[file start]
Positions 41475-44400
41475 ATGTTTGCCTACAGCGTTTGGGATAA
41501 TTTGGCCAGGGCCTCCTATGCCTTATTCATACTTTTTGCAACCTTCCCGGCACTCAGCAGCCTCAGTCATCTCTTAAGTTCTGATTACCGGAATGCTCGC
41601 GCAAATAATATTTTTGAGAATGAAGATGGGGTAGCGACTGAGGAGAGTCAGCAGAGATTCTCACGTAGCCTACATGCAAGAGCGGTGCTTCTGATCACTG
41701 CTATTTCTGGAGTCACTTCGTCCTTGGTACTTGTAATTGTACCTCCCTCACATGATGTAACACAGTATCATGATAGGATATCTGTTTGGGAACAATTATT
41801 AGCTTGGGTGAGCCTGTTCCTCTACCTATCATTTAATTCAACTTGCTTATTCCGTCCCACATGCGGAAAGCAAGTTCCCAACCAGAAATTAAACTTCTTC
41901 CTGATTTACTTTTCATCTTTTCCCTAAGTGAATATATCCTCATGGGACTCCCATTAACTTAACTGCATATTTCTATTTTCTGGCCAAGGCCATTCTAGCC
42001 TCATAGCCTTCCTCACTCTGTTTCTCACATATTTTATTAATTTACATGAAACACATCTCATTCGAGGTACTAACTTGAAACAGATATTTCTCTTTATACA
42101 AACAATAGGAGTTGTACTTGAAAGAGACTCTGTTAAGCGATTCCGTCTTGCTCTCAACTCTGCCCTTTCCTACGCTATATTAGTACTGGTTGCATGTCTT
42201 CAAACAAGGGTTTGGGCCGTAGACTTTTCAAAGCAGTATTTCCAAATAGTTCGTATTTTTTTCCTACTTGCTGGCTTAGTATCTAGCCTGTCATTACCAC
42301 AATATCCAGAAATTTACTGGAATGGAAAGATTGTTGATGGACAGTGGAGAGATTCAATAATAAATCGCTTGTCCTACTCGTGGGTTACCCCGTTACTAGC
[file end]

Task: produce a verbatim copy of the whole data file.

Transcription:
Positions 41475-44400
41475 ATGTTTGCCTACAGCGTTTGGGATAA
41501 TTTGGCCAGGGCCTCCTATGCCTTATTCATACTTTTTGCAACCTTCCCGGCACTCAGCAGCCTCAGTCATCTCTTAAGTTCTGATTACCGGAATGCTCGC
41601 GCAAATAATATTTTTGAGAATGAAGATGGGGTAGCGACTGAGGAGAGTCAGCAGAGATTCTCACGTAGCCTACATGCAAGAGCGGTGCTTCTGATCACTG
41701 CTATTTCTGGAGTCACTTCGTCCTTGGTACTTGTAATTGTACCTCCCTCACATGATGTAACACAGTATCATGATAGGATATCTGTTTGGGAACAATTATT
41801 AGCTTGGGTGAGCCTGTTCCTCTACCTATCATTTAATTCAACTTGCTTATTCCGTCCCACATGCGGAAAGCAAGTTCCCAACCAGAAATTAAACTTCTTC
41901 CTGATTTACTTTTCATCTTTTCCCTAAGTGAATATATCCTCATGGGACTCCCATTAACTTAACTGCATATTTCTATTTTCTGGCCAAGGCCATTCTAGCC
42001 TCATAGCCTTCCTCACTCTGTTTCTCACATATTTTATTAATTTACATGAAACACATCTCATTCGAGGTACTAACTTGAAACAGATATTTCTCTTTATACA
42101 AACAATAGGAGTTGTACTTGAAAGAGACTCTGTTAAGCGATTCCGTCTTGCTCTCAACTCTGCCCTTTCCTACGCTATATTAGTACTGGTTGCATGTCTT
42201 CAAACAAGGGTTTGGGCCGTAGACTTTTCAAAGCAGTATTTCCAAATAGTTCGTATTTTTTTCCTACTTGCTGGCTTAGTATCTAGCCTGTCATTACCAC
42301 AATATCCAGAAATTTACTGGAATGGAAAGATTGTTGATGGACAGTGGAGAGATTCAATAATAAATCGCTTGTCCTACTCGTGGGTTACCCCGTTACTAGC